Who do we buy food from? What is the best thing to do?greenspun.com : LUSENET : TimeBomb 2000 (Y2000) : One Thread
I have been researching many different food suppliers, and you and I both know there are MANY to choose from! We need to order soon and I am not sure who to go with. Walton's seemed to be the lowest prices, but I don't know much about any company's reputations, and when your talking about stocking your family with at least a year supply, you want to go with a trustworthy source, but we need to do this NOW!
Please answer soon!!
Thanks, Billie Pattschull
-- Billie Pattschull (firstname.lastname@example.org), June 25, 1998
I would go to a sporting goods store and purchase some freeze dried food. Try it on your family first to see if they like it. I have found these companies to be too pricey. I have found a "seconds" canned goods outlet where I purchase name brand products really cheap. For instance Del Monte 32 oz Peaches - 79 cents, 17 oz Corned Beef and Hash - 69 cents, Del Monte Stewed Tomatoes with celery, onion, - 3/$1.00. I called these companies regarding expiration dates and they told me as long as the can is not leaking or bulging the food inside is perfect;ly safe to eat. I box up a 1 weeks supply of food for 4 people. This way you aren't fumbling through stacks of canned goods looking for a particular item. In my weeks food, I have: dried beans, rice, peas, lentils, pasta, peaches, broth, canned meat products (SPAM, don't laugh, it has an indefinite shelf life), corned beef hash, mixed vegetables, pasta sauce. I date each box so I know when I packed it. Then after one year, I start eating the food and and add another box to replace it. If you have room under your house, this is a perfect place to store goods. Keep the boxes off the ground, If your house is prone to moisture, put down plastic to help keep the moisture away from your goods. Another good food that has a long shelf life are dried prunes! Anyway, there are website around that have how much food you will need for a family of four. Get started now cause it will take you a while to accumulate. Buy a little at a time so it isn't so overwhelming. Even if Y2K is not as bad as we all are hearing, it's good to have food on hand in case of some other emergency. Good Luck.
-- Star (email@example.com), June 25, 1998.
Here's what you do, Billie: go to your local Costco or wherever and buy grain and legumes (beans, peas, etc.) by the sackful. Then get some of those white plastic five gallon containers, the kind with lids. If you can't find 'em, get some small garbage cans or other container with a sealable lid. Pour in your grain. Get some dry ice, place it on top of the grain so the CO2 goes into the container when it melts. This displaces the oxygen and prevents mold, bugs, etc. from spoiling. When the dry ice has melted, there should be CO2 up to the rim; light a match and ease it slowly into the container past rim level. If it goes out due to lack of oxy, gently but firmly seal the lid. If you want an extra good seal, use some clear silicone caulk around the edge. Don't forget oil - gotta have lipids. Seeds and beans for sprouting provide good vitamin C and other nutrients. Honey, spices, a good multivitamin supplement, and you're all ready for the apocalypse. Don't forget to have fun!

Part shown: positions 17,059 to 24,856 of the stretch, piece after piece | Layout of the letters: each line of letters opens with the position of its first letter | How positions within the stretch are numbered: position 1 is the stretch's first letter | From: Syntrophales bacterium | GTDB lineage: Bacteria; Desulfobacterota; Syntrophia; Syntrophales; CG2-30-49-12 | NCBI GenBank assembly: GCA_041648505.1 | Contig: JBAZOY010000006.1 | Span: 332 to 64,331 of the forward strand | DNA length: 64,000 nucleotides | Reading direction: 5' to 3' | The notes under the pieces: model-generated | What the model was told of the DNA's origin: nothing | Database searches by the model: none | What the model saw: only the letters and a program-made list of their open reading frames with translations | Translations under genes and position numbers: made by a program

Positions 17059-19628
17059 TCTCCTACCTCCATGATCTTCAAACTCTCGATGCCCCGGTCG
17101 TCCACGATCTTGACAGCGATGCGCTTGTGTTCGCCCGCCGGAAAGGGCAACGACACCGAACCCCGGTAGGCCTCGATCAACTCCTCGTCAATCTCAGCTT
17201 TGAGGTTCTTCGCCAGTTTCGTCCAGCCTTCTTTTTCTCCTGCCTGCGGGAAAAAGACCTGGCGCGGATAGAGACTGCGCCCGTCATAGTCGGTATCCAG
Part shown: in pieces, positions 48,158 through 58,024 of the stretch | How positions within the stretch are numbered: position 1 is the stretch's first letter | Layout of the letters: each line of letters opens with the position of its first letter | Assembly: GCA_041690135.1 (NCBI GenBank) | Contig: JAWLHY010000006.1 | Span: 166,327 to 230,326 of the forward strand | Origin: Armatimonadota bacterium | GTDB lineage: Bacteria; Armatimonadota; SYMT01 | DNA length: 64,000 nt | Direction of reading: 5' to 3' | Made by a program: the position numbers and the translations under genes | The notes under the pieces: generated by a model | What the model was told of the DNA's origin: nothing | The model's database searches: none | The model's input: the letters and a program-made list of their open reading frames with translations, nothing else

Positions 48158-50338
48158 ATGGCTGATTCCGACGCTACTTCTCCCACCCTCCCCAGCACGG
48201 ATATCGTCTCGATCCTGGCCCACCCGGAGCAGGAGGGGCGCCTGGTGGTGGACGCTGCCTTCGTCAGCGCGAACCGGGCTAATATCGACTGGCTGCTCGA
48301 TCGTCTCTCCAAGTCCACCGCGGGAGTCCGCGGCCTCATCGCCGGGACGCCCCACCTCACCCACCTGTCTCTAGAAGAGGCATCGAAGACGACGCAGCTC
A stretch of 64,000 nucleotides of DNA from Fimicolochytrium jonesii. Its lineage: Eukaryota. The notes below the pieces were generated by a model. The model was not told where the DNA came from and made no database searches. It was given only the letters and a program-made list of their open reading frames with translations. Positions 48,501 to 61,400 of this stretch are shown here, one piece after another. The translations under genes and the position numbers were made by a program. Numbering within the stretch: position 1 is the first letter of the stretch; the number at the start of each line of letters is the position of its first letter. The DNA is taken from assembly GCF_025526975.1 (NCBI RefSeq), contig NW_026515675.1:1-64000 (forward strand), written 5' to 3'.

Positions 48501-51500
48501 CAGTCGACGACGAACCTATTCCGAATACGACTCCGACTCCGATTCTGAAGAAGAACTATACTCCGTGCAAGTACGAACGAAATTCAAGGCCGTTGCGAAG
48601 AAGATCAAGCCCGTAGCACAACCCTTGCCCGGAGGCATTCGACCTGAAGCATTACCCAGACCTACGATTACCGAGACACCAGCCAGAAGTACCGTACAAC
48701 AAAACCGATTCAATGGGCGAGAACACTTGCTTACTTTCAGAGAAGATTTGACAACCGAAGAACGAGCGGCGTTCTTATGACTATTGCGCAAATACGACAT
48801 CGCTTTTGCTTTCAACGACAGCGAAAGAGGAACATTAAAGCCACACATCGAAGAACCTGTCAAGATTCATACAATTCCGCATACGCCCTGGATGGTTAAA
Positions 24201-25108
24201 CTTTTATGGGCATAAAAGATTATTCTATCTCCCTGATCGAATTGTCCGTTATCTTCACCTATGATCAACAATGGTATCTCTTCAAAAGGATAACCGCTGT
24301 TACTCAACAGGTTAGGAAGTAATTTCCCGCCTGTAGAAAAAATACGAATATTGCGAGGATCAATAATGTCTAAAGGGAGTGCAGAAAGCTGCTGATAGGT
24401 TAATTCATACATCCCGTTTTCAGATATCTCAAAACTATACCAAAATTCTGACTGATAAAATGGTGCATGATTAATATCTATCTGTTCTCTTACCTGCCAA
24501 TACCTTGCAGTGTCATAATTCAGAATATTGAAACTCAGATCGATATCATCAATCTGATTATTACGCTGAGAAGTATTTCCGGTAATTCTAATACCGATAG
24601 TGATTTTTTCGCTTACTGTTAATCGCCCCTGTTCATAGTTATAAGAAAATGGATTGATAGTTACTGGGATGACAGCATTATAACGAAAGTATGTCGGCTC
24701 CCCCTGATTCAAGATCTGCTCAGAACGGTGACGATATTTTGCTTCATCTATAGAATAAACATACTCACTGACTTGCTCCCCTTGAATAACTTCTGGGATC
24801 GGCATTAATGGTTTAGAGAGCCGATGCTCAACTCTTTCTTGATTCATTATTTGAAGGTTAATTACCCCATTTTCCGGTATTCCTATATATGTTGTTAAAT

-- Kooky Survival Nut (firstname.lastname@example.org), June 30, 1998.
The CO2 in dry ice form is very cleaver but a sack of beans and bags of rice will store for 2 to 5 years if just kept dry and safe from rodents. Buy 30 gallon steel garbage cans, buy sack o beans, place sack o beans in plastic garbage bag, seal with tape, put in metal garbage can, repeat until full, place metal lid on can, seal with duct tape, forget until needed.
Remember folks, the time frame we are talking about. It's right around the corner and if it lasts much longer than 6 months to a year you may not want to survive. Your supplies need not be the 20 to 30 year variety. Can goods purchased now will last for up to 7 years.
To prepare for the worst, remember pionneer supplies. These people went for 6 to 15 months on beans, flour, salt, and an occasional animal.
Very important. Water storage and purification. Food is no good with out a reliable source of water.
-- jh (email@example.com), June 30, 1998.
Go to Emergency Food Storage at www.northlink.com/~gwiatt
If you email for their pricelist you also get a list of seven important questions to ask before you order food storage. Its very informative.
-- Marty Kline (firstname.lastname@example.org), July 01, 1998.
I've noticed a lot of people getting upset with the service they are receiving from some companies. I've also noticed people looking for other alternative suppliers to help with the incredible demand. I have been a food storage distributor with Perma Pak for over 11 Years and would be glad to help. We still have food and are shipping within 4 weeks. Perma Pak is known in the Industry for the high quality products they offer. Yes, there is a difference! If you would like more information please email me at: email@example.com or visit our site at: http://www.itsnet.com/~skelling/permapak.htm
-- Sven Kelling (firstname.lastname@example.org), August 04, 1998.